A view of Route 4 and the public boat launch on Lake Auburn in 2017. Russ Dillingham/Sun Journal file photo 

AUBURN — The results of a comprehensive study of Lake Auburn will likely revive talks over the future of Lake Auburn, including whether recreational swimming should be allowed.

A study commissioned by the City Council says the city could develop a recreational swimming area, but recommends that it be a roped off section of the lake with a 50-person capacity.

Swimming and other recreational uses of the lake except for boating have been prohibited for decades. Officials said the study, which will produce a full report in July, could lead to a small “pilot program” to test the impact from swimming on water quality.

The debate between watershed protection efforts and the potential for more recreation on the lake has been amplified over the past few years, as the lake has dealt with algae, warming temperatures and other water quality questions.

Mayor Jason Levesque said Tuesday that the study results provide a level of data that municipalities “rarely” have access to make educated decisions.

“I do believe this is the dawn of a new era in Auburn,” he said. “Where we actually have actionable data that we can use to influence the future of our city and build something that’s economically sustainable, ecologically sound, and something that creates recreational opportunities for all our residents.”


Due to historically clean water at the lake, the district has received a waiver of filtration since 1991, which allows it to treat the water with ultraviolet light and other means without having to pay to filter it. But it must continue to meet certain water quality standards to maintain the waiver.

The city hired FB Environmental, along with the Horsley Witten Group and the University of Maine to conduct the $100,000 study earlier this year. The project analyzed the environmental, economic and regulatory impacts of water protection in the Lake Auburn watershed.

The study, presented for the first time Tuesday at a council workshop, used a computer model to quantify the delivery of phosphorus, a nutrient known to cause or exacerbate algae blooms and cyanobacteria in lakes. It used several models to predict water quality conditions up to the year 2100.

Rich Brereton, project manager for FB Associates, described the two models used in the study. One looked at development and other changes within the watershed based on “business as usual,” meaning with no changes to current restrictions around the lake. The other looked at “maximum development,” if rules were relaxed.

The simulation estimated that based on “business as usual,” there would be some new development, including in the upper watershed areas of Turner and Minot. The model projects that by 2100, the average annual phosphorus in the lake would be 9.5 parts per billion, close to a threshold of 10 parts per billion that Brereton said leads to the kinds of algae blooms that have plagued the lake in the past, but still not likely of violating the district’s filtration waiver.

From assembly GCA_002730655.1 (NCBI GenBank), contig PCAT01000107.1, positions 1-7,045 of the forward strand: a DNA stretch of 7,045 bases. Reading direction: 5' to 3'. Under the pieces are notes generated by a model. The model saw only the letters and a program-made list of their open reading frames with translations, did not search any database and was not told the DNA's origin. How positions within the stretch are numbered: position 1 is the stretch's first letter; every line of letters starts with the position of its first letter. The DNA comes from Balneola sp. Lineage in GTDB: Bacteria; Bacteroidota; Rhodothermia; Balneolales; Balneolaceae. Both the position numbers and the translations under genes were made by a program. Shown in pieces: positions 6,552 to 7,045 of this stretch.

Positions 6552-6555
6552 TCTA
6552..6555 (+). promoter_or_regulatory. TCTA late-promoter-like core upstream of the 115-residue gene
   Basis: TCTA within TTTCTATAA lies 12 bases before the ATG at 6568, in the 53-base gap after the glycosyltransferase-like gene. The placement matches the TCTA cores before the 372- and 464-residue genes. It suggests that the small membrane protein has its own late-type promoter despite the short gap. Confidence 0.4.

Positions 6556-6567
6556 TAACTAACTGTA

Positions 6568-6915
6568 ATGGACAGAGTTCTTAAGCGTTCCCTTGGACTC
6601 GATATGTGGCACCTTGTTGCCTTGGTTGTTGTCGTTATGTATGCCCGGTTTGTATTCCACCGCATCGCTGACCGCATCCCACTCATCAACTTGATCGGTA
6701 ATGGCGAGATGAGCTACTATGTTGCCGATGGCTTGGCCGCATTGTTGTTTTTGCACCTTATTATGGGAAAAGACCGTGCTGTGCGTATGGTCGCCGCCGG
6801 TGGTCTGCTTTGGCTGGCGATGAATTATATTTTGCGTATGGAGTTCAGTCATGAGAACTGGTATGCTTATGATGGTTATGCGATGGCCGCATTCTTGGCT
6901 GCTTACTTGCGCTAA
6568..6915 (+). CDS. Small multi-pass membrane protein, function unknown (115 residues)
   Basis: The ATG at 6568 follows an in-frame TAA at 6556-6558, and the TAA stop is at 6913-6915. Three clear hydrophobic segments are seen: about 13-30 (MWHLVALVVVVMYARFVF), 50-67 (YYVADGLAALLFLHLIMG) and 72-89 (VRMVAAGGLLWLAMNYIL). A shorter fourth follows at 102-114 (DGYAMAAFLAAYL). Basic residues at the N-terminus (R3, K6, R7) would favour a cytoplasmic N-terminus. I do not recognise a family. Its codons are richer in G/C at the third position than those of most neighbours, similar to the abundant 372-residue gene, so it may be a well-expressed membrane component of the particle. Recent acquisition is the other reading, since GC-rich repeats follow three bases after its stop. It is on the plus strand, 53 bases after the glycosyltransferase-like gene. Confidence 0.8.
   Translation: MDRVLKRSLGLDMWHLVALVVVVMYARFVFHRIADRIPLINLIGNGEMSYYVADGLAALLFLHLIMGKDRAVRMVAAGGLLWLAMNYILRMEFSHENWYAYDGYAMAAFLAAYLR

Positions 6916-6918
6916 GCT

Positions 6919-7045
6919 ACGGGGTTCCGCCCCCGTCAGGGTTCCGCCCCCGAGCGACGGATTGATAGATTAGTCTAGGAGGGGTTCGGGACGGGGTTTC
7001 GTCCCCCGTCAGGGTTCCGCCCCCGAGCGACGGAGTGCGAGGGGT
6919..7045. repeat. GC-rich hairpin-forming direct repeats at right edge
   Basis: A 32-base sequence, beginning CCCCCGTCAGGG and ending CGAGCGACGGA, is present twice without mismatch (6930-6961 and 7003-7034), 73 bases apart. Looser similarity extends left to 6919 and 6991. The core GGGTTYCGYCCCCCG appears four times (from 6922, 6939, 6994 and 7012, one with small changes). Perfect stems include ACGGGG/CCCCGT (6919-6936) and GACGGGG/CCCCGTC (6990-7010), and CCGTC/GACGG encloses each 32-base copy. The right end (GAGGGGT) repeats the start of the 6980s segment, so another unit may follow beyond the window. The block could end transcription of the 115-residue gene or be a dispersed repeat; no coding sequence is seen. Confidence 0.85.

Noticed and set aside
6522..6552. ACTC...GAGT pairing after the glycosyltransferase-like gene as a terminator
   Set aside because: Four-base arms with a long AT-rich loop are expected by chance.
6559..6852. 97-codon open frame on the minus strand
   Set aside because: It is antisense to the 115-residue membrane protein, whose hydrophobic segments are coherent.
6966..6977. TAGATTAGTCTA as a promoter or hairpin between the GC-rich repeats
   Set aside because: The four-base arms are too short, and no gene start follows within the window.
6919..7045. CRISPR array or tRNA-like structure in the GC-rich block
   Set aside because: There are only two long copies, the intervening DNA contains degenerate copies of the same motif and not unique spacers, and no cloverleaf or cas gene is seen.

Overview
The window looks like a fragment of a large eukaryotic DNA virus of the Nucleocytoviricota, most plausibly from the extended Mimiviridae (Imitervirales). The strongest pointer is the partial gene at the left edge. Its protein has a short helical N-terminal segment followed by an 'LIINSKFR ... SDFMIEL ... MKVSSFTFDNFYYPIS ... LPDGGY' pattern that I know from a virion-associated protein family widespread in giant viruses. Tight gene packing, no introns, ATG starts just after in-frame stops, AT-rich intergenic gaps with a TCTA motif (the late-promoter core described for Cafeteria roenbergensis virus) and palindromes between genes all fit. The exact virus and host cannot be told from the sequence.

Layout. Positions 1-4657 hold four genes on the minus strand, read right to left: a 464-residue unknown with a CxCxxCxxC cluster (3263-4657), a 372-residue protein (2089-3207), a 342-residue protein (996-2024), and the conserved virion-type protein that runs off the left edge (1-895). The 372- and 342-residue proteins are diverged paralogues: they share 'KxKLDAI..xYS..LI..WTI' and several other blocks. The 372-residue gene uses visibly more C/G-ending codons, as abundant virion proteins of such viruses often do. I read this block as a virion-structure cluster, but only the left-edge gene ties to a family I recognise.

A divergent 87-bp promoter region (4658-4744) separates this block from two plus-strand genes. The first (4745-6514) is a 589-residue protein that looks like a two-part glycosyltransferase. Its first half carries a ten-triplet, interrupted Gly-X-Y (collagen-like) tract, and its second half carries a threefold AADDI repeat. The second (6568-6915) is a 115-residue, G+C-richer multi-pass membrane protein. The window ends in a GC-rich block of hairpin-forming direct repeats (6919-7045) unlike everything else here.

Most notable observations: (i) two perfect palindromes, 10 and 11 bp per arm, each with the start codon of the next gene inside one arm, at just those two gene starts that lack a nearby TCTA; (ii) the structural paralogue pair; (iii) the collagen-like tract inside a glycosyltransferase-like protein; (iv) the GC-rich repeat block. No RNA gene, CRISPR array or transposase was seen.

He said that number also takes into account regular use of aluminum sulfate, a treatment that has been used by the watershed as recently as 2019, to cut down on phosphorus.


Under the “maximum development” model, the phosphorus levels are projected to reach an average of 10.7 parts per billion, meaning an 80% chance of algae blooms in the lake. Under that model, Brereton said a violation of Auburn’s filtration waiver is likely.

He cautioned the council that there is uncertainty in the modeling, particularly due to climate change. Prior to the recent aluminum sulfate treatment, the phosphorus level was 10.9 ppb. Last year, it was down to 8.3 ppb, meaning algae blooms are unlikely.

Looking at the economic impact, the study predicts that the “business as usual” approach, but with some added recreational uses like swimming, also yields more positives. That model predicts a $1.2 million total benefit, while “maximum development” is $190,000.

Brereton said the study suggests “identifying ways to expand development opportunities that would minimize impacts on water quality.”

That means “low impact development,” that employs rules like reducing land clearing on sites, limiting the size of impervious areas, and using vegetated buffers.

“With appropriate restrictions, it should not have an adverse impact on the phosphorus situation in the lake,” he said, regarding swimming. But, he said, the recommendations include no swimming allowed from boats, and using paid stickers to ensure funding for water quality monitoring.

He said “losing the waiver is not inevitable,” but said Auburn should set clear community goals. Key thresholds to keep in mind, he said, are the 10 parts per billion for phosphorus, and keeping the watershed at least 75% forested.

Other city officials were also positive, including Councilor Holly Lasagna who said, “This has been a really thorny issue for a long time. This shows us a path forward that we haven’t had.”

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